How to Fix a Dead Lawn in 4 Simple & Easy Steps + FAQs

Scorching heat, compact soil, and heavy weeds can often lead to dead patches of grass on your lawn that don’t look appealing at all. If you want to get your yard to its former glory, there is still time.

The chances are that the root system is still intact, and you can help the grass grow. So if you are wondering how to fix a dead lawn, keep reading!


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4 Tips on How to Fix a Dead Lawn

Dead Grass

While your lawn might not look healthy and green right now, there is no need to worry. If the grass appears to be yellow and brown, the chances are it is just dormant.

Extreme temperatures force grass to protect itself. So you might think that your lawn is dying, but in reality, you can restore it.

Here is how to fix dead patches of grass and have a beautiful green yard all year round:

Water Your Lawn Regularly

Keeping your lawn healthy in summer can be tricky because it needs extra care. So if you have just come home from a vacation and there are patches of dead grass all over your garden, the best thing you could do is to water the lawn with a hose or sprinklers.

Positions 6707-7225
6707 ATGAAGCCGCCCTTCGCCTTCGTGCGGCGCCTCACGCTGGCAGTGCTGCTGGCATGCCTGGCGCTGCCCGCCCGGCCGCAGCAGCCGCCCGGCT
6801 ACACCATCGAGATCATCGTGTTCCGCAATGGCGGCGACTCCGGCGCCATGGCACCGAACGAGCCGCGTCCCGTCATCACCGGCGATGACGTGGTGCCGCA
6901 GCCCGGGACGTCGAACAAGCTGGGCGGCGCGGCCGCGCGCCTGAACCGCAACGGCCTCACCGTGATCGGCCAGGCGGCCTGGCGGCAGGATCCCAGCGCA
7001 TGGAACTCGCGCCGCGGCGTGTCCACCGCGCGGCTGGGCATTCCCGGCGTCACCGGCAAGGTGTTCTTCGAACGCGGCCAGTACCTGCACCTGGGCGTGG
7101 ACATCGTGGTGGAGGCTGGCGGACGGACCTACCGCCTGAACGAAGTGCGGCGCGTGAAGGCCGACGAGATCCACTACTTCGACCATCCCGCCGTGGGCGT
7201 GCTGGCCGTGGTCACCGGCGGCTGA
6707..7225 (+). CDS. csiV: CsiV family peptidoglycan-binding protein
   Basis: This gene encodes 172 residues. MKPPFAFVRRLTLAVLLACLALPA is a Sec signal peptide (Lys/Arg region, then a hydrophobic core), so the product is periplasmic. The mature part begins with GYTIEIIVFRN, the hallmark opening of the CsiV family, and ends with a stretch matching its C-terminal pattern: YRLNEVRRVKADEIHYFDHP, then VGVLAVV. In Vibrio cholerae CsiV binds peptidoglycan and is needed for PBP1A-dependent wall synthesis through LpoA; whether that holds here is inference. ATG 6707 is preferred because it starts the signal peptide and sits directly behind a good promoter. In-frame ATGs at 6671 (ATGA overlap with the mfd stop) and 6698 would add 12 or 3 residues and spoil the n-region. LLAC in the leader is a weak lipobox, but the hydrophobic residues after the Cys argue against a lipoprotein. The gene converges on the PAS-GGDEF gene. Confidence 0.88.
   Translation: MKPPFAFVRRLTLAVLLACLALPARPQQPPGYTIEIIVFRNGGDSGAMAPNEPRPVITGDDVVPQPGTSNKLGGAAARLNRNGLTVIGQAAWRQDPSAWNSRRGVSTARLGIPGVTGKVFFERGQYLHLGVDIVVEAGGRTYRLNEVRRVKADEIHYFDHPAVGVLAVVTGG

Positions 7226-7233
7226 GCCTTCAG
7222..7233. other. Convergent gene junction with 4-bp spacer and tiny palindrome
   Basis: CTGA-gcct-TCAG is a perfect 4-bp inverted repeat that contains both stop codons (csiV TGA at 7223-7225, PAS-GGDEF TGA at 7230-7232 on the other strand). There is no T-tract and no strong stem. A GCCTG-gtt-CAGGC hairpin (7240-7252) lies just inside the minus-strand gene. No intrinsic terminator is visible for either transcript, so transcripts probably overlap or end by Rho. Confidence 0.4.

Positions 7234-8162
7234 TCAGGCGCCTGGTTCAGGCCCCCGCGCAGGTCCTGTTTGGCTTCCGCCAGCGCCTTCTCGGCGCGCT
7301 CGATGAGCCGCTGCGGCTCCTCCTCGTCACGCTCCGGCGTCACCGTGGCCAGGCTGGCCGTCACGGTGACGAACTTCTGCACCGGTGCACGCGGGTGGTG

Using the former is an excellent idea because it can reach every corner of the garden, especially if you happen to have a good hose reel cart on wheels.

Remember that less is more when dealing with a dead lawn. It means you shouldn’t drown the grass in water. Keep it light and stick to your standard watering schedule.

Mow the Lawn

This advice might seem strange to you, but mowing your lawn could be what the dying grass needs.

But there is a trick!

You have to leave the clippings where they are.

Grass clippings are a natural fertilizer that delivers nutrients such as nitrogen to the soil. They decompose quickly, making the grass grow stronger and greener. It is an excellent way to revive your lawn without using store-bought fertilizer.

All you need is a trusty lawnmower, and you are good to go!

Think About Aerating the Lawn

Dead patches of grass sometimes signal that it is time to aerate your lawn.

Aerating is the process of creating small holes in the ground that provide air and other essential nutrients to the soil. They go directly to the roots and can improve the overall health of your yard.

You can aerate the lawn yourself by using good lawn aerator. Keep in mind that aeration should be done once a year for most yards to prevent the soil from compacting.

Pull Out the Weeds

The grass needs water, but so do the weeds. Lawns that are overrun with these pesky plants usually have dead patches of grass. After all, weeds are practically stealing all the moisture away.

So if you want to know how to fix a dead lawn with lots of weeds, be ready to do some manual work. You can either pull the weeds yourself (make sure you get the roots too!) or use weed killers.

And you’re in luck because we’ve reviewed many types of weed killers, so check out the one that is relevant to your situation:


When should I fix my lawn patch?